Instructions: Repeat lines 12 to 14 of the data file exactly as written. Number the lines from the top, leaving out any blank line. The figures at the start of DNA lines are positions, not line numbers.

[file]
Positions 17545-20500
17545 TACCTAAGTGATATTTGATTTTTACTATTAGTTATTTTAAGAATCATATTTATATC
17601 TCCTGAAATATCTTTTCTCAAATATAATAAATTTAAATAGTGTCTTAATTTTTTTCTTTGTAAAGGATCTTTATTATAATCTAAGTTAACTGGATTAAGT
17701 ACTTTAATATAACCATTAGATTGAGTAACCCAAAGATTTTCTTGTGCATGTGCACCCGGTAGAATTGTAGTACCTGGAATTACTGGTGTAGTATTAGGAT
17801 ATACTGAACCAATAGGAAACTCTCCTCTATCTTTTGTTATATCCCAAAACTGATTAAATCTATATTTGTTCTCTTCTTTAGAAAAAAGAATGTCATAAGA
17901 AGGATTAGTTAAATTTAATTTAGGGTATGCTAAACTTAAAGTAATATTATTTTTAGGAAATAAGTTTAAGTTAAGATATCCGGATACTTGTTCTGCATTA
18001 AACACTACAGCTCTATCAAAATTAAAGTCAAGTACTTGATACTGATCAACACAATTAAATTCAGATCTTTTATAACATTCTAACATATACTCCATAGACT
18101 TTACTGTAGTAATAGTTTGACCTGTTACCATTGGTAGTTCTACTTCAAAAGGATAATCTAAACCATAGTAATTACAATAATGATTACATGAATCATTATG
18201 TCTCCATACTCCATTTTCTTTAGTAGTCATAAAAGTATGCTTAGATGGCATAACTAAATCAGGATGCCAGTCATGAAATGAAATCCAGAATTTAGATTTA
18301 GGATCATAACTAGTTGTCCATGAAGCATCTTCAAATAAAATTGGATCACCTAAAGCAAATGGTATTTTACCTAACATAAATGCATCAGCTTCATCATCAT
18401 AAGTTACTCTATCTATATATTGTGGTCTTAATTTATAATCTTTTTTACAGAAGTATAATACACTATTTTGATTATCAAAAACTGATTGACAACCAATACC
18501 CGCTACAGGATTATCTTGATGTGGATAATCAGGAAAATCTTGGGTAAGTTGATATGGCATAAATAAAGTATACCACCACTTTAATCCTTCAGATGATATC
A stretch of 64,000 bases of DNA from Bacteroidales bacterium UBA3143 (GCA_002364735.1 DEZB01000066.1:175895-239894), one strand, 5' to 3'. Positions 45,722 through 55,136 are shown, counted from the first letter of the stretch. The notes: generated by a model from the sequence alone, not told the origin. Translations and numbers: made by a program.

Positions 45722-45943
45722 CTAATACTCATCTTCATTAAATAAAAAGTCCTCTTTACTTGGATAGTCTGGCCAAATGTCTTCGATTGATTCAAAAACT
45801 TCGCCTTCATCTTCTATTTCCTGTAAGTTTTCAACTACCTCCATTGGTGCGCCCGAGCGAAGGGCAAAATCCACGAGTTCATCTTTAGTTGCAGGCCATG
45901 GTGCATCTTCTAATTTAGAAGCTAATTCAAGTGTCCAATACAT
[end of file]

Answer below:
18501 CGCTACAGGATTATCTTGATGTGGATAATCAGGAAAATCTTGGGTAAGTTGATATGGCATAAATAAAGTATACCACCACTTTAATCCTTCAGATGATATC
A stretch of 64,000 bases of DNA from Bacteroidales bacterium UBA3143 (GCA_002364735.1 DEZB01000066.1:175895-239894), one strand, 5' to 3'. Positions 45,722 through 55,136 are shown, counted from the first letter of the stretch. The notes: generated by a model from the sequence alone, not told the origin. Translations and numbers: made by a program.

Positions 45722-45943